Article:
Lonmin deal not lasting solution, MPs told

Sep 19 2012 17:26

Company Data

Lonmin plc [JSE:LON]

Last traded 14
Change 0
% Change 1
Cumulative volume 246592
Market cap 0

Last Updated: 01/01/0001 at 12:00. Prices are delayed by 15 minutes. Source: McGregor BFA

Related Articles

Lonmin deal stirs more mine strife

Lonmin shares jump 9% on pay deal

Lonmin deal pressures other mining firms

Rand boosted by Lonmin wage deal

CCMA confirms: Lonmin strike over

Jubilant miners say yes to pay deal

The Lonmin [JSE:LON] pay deal did not necessarily mean the wage issue at South African mines had been settled, research group the Bench Marks Foundation said on Wednesday.
Briefing Parliament's mineral resources portfolio committee, head researcher David van Wyk said South Africa could not afford to look away, as the same situation could repeat itself next year.
Van Wyk said recent remarks by those in the mining industry perhaps indicated a shift.
He quoted acting CEO of Lonmin mines Simon Scott, as telling an international mining conference that "the industry must stop dictating to communities and take their lead from them".
Van Wyk said this shift would disappear unless focus was maintained on the problem.
"If a rock driller has been working for Lonmin for 15 years and is still living in a shack, that's a problem," he said.
He said many shack dwellers were subcontracted labourers.
"The subcontractor makes a deal with the mining company and pockets most of the money - and doesn't pay the rock drill operator (enough)."
This was a huge problem that needed urgent attention.
"He (subcontractor) makes a huge profit out of the situation while those he subcontracts live in appalling conditions..." said Van Wyk.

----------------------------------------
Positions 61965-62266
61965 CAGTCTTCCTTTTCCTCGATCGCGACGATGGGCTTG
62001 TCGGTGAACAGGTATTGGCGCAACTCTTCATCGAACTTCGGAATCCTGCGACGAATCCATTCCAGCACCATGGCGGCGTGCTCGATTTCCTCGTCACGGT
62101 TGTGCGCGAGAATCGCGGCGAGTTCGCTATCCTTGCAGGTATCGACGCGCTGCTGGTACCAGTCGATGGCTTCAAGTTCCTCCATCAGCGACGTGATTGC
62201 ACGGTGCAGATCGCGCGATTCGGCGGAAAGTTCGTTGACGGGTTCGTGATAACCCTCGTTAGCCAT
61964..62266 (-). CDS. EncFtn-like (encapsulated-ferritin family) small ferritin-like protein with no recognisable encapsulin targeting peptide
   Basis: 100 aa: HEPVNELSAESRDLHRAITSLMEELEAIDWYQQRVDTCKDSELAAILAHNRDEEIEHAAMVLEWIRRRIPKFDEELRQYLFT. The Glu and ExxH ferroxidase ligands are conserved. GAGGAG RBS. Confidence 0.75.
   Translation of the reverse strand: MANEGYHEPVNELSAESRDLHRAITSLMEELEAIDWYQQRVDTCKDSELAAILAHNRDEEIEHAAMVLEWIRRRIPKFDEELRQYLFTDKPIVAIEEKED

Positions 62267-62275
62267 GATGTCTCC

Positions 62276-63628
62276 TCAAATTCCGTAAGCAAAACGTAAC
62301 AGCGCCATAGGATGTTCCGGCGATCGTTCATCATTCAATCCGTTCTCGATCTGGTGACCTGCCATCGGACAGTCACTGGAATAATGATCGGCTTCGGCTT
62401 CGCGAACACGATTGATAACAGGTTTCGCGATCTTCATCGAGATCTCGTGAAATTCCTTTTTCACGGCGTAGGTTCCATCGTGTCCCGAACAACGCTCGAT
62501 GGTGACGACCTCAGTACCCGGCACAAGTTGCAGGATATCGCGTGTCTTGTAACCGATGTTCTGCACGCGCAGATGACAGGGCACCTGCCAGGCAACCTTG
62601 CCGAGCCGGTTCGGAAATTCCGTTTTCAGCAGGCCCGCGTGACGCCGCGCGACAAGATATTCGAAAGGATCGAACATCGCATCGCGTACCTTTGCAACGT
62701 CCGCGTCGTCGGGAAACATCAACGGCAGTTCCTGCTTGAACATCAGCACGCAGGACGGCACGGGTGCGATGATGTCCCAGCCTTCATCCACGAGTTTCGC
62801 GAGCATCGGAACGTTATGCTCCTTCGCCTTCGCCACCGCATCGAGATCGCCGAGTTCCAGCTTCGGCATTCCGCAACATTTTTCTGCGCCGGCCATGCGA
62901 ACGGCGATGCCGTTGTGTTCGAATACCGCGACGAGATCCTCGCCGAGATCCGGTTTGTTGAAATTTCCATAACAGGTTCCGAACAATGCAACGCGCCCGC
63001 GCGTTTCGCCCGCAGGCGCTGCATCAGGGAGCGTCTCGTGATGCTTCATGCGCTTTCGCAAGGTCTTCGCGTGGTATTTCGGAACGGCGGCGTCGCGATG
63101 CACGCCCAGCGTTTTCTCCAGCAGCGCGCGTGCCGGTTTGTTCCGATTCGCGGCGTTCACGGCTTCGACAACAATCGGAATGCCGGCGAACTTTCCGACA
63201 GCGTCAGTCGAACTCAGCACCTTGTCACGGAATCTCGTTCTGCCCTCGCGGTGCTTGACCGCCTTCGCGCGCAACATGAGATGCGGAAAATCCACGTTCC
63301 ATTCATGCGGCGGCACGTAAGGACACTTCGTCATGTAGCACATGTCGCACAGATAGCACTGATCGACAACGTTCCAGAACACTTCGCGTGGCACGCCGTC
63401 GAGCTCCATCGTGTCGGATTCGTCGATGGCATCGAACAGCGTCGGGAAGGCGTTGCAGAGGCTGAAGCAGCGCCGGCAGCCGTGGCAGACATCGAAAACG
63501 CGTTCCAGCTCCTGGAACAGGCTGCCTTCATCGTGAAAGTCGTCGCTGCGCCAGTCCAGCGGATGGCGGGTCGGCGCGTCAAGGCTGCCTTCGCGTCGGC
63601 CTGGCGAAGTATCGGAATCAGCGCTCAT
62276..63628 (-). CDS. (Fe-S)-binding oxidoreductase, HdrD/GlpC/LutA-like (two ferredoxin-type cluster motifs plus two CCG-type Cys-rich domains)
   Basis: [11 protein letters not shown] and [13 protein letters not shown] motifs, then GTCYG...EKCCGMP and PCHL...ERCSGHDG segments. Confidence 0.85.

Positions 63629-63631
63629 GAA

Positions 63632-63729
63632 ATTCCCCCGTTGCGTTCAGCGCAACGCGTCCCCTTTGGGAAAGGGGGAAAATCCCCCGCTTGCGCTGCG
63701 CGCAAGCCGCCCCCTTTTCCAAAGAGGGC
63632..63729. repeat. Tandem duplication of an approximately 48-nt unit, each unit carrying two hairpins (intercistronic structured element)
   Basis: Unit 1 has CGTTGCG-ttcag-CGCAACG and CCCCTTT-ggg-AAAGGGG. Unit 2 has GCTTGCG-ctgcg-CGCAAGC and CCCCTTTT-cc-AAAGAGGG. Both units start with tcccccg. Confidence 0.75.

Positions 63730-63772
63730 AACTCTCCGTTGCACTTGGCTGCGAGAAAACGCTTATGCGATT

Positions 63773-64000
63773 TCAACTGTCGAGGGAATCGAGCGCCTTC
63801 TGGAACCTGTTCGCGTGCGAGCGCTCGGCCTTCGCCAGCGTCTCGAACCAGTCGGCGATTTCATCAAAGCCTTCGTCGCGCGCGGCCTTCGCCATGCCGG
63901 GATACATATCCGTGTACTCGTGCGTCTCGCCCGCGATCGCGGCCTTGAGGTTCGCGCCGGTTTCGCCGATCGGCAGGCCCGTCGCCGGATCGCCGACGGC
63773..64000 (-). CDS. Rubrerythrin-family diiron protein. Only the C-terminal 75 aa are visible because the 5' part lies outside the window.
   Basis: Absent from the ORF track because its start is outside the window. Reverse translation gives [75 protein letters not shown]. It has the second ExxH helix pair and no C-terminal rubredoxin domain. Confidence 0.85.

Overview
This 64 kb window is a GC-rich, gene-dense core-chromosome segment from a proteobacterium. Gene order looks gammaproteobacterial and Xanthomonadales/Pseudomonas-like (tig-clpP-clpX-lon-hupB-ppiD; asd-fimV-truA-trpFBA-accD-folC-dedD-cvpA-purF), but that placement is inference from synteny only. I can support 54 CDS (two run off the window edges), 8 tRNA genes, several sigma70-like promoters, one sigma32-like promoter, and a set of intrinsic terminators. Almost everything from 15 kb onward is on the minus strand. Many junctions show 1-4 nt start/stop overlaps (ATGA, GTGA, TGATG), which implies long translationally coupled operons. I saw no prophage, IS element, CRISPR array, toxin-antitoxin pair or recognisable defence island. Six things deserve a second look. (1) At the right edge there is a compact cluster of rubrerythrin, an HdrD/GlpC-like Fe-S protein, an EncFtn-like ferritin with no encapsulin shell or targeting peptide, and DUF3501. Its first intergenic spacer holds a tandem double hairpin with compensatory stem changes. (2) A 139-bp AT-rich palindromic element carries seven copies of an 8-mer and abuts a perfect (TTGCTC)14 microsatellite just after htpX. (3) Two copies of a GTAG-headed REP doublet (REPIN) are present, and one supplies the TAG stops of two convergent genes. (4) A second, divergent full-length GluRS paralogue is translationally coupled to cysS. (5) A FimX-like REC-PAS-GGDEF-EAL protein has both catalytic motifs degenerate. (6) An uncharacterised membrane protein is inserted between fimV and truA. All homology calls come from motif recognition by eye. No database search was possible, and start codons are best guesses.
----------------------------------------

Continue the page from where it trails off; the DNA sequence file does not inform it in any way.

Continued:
Mineral resources committee chairman Fred Gona, welcomed the foundation's report on living conditions in mining communities, saying it confirmed what MPs found when they went on oversight visits.
"We couldn't understand, because that's where our mineral wealth comes from... people living in close proximity to mines are trapped in abject poverty," said Gona.
He was glad the report covered not only conditions at Marikana but also at several other platinum mines in the North West, including Anglo Platinum, Impala, Aquarius, Xstrata, and Royal Bafokeng mining.
He described the earnings of CEOs when compared to ordinary miners as "obscene".
"… Somebody is earning something like R37m, one person in (a) year, and the bulk of these workers are earning far less..."
Gona criticised what he described as the "capitalist system being used in this country".
"If we don't pay attention to that we will see more of the Marikana situations erupting in our faces."
Van Wyk made a plea to mining companies to ensure stability among workers. "A stable labour force is going to cost a bit more, but it's also going to be more profitable," said Van Wyk.
He drew MPs' attention to the Japanese and German economies, which were highly productive after crumbling during World War Two.
"Your productivity tends to increase faster than your labour costs if you pay workers more and you have better living conditions."
Van Wyk said, unlike South Africa, these countries understood that productivity was a result of conditions under which workers lived.
"You cannot be a productive worker if you live in a zinc shack, and you are inhaling smoke every night to keep you warm, and it messes up your lungs."
lonmin  |  mining unrest



Read Fin24’s Comments Policy

24.com publishes all comments posted on articles provided that they adhere to our Comments Policy. Should you wish to report a comment for editorial review, please do so by clicking the 'Report Comment' button to the right of each comment.

Comment on this story
Comments have been closed for this article.

Company Snapshot

We're Talking About...

Savings Month

It's never too late to start saving. Visit our special issue and add your voice.

Money Clinic

Money Clinic
Do you have a question about your finances? We'll get an expert opinion.
Click here...

Voting Booth

Social media is giving SA consumers the power to discipline corporations corporations

Previous results · Suggest a vote